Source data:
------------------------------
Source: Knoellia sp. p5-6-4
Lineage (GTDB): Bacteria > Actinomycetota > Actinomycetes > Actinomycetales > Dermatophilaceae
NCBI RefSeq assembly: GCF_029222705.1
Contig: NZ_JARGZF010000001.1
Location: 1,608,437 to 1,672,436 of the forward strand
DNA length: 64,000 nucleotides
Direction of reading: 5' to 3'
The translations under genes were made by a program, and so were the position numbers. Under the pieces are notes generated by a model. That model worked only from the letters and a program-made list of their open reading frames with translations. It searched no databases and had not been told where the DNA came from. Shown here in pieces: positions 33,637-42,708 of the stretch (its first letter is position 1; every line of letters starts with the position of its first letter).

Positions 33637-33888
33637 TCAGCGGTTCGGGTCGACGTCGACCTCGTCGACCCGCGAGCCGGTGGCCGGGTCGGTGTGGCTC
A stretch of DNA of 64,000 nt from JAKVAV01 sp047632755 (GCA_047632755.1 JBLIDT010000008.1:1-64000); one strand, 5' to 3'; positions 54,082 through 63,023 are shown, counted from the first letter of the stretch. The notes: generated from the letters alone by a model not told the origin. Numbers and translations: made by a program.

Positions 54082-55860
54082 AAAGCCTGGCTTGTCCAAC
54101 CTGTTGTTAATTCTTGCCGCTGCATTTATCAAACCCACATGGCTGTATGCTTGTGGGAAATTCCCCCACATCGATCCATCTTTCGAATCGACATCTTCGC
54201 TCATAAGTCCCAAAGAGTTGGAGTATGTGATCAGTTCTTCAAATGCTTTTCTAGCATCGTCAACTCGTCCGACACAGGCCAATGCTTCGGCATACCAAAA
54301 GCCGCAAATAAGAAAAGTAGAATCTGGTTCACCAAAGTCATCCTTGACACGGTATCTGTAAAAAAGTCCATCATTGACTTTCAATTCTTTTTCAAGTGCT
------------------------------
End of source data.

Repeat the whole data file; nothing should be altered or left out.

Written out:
Source: Knoellia sp. p5-6-4
Lineage (GTDB): Bacteria > Actinomycetota > Actinomycetes > Actinomycetales > Dermatophilaceae
NCBI RefSeq assembly: GCF_029222705.1
Contig: NZ_JARGZF010000001.1
Location: 1,608,437 to 1,672,436 of the forward strand
DNA length: 64,000 nucleotides
Direction of reading: 5' to 3'
The translations under genes were made by a program, and so were the position numbers. Under the pieces are notes generated by a model. That model worked only from the letters and a program-made list of their open reading frames with translations. It searched no databases and had not been told where the DNA came from. Shown here in pieces: positions 33,637-42,708 of the stretch (its first letter is position 1; every line of letters starts with the position of its first letter).

Positions 33637-33888
33637 TCAGCGGTTCGGGTCGACGTCGACCTCGTCGACCCGCGAGCCGGTGGCCGGGTCGGTGTGGCTC
A stretch of DNA of 64,000 nt from JAKVAV01 sp047632755 (GCA_047632755.1 JBLIDT010000008.1:1-64000); one strand, 5' to 3'; positions 54,082 through 63,023 are shown, counted from the first letter of the stretch. The notes: generated from the letters alone by a model not told the origin. Numbers and translations: made by a program.

Positions 54082-55860
54082 AAAGCCTGGCTTGTCCAAC
54101 CTGTTGTTAATTCTTGCCGCTGCATTTATCAAACCCACATGGCTGTATGCTTGTGGGAAATTCCCCCACATCGATCCATCTTTCGAATCGACATCTTCGC
54201 TCATAAGTCCCAAAGAGTTGGAGTATGTGATCAGTTCTTCAAATGCTTTTCTAGCATCGTCAACTCGTCCGACACAGGCCAATGCTTCGGCATACCAAAA
54301 GCCGCAAATAAGAAAAGTAGAATCTGGTTCACCAAAGTCATCCTTGACACGGTATCTGTAAAAAAGTCCATCATTGACTTTCAATTCTTTTTCAAGTGCT